The subject of meritocracy was stated on the facebook status of one of my friends.  A hyper-intelligent and talented philosopher who is very knowledgeable about Mormonism confidently declared meritocracy a false doctrine to be refuted.  This is a subject I posted on once or twice and wanted to do it again and figured now may be as good a time as any.

As I understand it, meritocracy is usually a term applied to government.  In a meritocracy, government officials are appointed based on some system of merit possibly including attributes like intelligence, morality, aptitude, etc.  Problems with this type of system include who decides the criteria, who evaluates the candidates, and how are the characteristics objectively measured?

Principles of a meritocracy applied to religion, and particularly to salvation short-circuit some of these problems.  God decides the criteria, does the evaluating, and measures the character.  But can salvation be profitably considered to include principles of a meritocracy?  While such a line of thought may be dangerous in terms of pride, I think there are some merits to meritocracy.

When one considers the eternal state of the soul after death, and assumes that some form of salvation is not absolutely universal, then one wonders what is the difference between those that are saved and those that are not.  The important point here, I think, is that this is necessarily a relative difference between saved and unsaved souls.  This line of thinking is almost inescapable with Mormonism’s idea of degrees of glory, but is also relevant in a heaven/hell dichotomy.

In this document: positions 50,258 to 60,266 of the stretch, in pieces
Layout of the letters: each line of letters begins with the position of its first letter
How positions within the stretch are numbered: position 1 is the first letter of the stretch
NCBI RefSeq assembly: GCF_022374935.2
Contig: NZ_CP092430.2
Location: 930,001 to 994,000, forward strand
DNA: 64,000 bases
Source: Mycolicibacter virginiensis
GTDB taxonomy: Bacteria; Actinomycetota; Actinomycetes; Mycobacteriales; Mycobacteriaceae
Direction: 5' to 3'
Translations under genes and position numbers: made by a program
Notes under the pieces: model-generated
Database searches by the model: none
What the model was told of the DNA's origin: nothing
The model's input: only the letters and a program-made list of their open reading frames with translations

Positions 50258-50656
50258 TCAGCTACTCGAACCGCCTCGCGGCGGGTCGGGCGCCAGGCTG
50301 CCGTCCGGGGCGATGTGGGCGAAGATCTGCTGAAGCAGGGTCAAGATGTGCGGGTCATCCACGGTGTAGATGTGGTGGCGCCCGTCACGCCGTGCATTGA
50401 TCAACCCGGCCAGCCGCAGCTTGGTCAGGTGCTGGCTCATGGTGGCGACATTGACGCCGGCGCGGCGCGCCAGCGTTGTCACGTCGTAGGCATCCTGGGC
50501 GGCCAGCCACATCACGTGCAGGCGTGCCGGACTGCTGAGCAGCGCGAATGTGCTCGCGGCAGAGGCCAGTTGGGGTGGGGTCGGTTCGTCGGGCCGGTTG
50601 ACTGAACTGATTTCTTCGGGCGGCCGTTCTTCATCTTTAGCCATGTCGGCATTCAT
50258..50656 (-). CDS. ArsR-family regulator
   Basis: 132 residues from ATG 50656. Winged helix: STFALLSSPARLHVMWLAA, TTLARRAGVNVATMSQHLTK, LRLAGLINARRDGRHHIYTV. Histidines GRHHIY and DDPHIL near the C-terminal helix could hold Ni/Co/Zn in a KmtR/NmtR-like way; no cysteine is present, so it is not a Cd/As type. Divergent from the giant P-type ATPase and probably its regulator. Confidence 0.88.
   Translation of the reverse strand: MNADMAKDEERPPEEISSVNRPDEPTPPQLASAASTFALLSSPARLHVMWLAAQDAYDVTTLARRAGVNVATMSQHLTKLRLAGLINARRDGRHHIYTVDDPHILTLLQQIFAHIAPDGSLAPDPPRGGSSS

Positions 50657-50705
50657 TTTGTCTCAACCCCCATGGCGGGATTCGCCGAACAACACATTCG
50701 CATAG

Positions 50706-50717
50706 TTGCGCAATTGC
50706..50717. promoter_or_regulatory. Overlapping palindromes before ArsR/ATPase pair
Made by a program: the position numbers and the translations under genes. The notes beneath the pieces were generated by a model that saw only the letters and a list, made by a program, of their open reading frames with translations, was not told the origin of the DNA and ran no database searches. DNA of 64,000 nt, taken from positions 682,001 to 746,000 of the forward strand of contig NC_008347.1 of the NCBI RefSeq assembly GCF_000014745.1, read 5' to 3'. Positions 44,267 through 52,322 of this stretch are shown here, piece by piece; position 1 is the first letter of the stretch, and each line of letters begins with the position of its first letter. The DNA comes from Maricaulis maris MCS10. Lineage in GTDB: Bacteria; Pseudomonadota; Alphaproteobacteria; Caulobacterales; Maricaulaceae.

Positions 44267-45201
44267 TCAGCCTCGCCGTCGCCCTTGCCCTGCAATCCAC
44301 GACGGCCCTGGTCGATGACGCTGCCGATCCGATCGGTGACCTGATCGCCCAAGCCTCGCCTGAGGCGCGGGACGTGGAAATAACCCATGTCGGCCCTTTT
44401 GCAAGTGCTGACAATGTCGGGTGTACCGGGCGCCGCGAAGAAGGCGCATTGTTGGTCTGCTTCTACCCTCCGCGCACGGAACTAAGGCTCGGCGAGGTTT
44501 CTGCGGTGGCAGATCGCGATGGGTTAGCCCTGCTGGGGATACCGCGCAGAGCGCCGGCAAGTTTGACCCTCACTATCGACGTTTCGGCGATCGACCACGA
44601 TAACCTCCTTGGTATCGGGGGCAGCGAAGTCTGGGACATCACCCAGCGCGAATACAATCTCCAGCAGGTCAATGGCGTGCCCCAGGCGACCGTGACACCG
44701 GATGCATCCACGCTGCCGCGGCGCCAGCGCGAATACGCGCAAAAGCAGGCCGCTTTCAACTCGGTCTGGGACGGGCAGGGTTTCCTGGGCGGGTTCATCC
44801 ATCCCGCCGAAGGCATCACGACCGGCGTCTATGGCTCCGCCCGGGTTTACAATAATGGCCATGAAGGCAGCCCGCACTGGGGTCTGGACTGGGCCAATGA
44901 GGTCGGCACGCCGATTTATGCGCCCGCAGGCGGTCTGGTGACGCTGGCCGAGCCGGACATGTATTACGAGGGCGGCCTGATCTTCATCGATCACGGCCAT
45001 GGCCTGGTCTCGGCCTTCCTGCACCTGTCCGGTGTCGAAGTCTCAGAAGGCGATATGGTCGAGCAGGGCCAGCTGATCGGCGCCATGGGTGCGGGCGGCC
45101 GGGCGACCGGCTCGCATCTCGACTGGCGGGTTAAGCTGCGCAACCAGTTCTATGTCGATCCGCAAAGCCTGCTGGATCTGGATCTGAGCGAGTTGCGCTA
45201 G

In a government model of meritocracy, being selected for a government position does not imply that you created the world, or mankind.  It does not mean that you independently invented the concept of government.  It does not mean that you absolutely and independently created yourself along with your characteristics that were thought of as being superior.  You were simply evaluated by a higher power as having certain characteristics that made you more fit for the position than others were.

Similarly, meritocracy applied to salvation does not mean (to me) that you independently created heaven without any help, or that you resurrected yourself, or that God did not do a single thing for you whatsoever.  It does mean that those saved were saved because they were evaluated by God as meeting criteria which He set, that make them more fit for salvation than those not saved.  Thus salvation is not some arbitrary decree of a capricious God, or the equivalent of winning some type of lottery.  These ideas bring even more power for me when combined with the degrees of salvation found in Mormonism.

To me, this makes God a fair, just and merciful God.  This also gives meaning to the parable of the sower, the parable of the talents, and the Sermon on the Mount.

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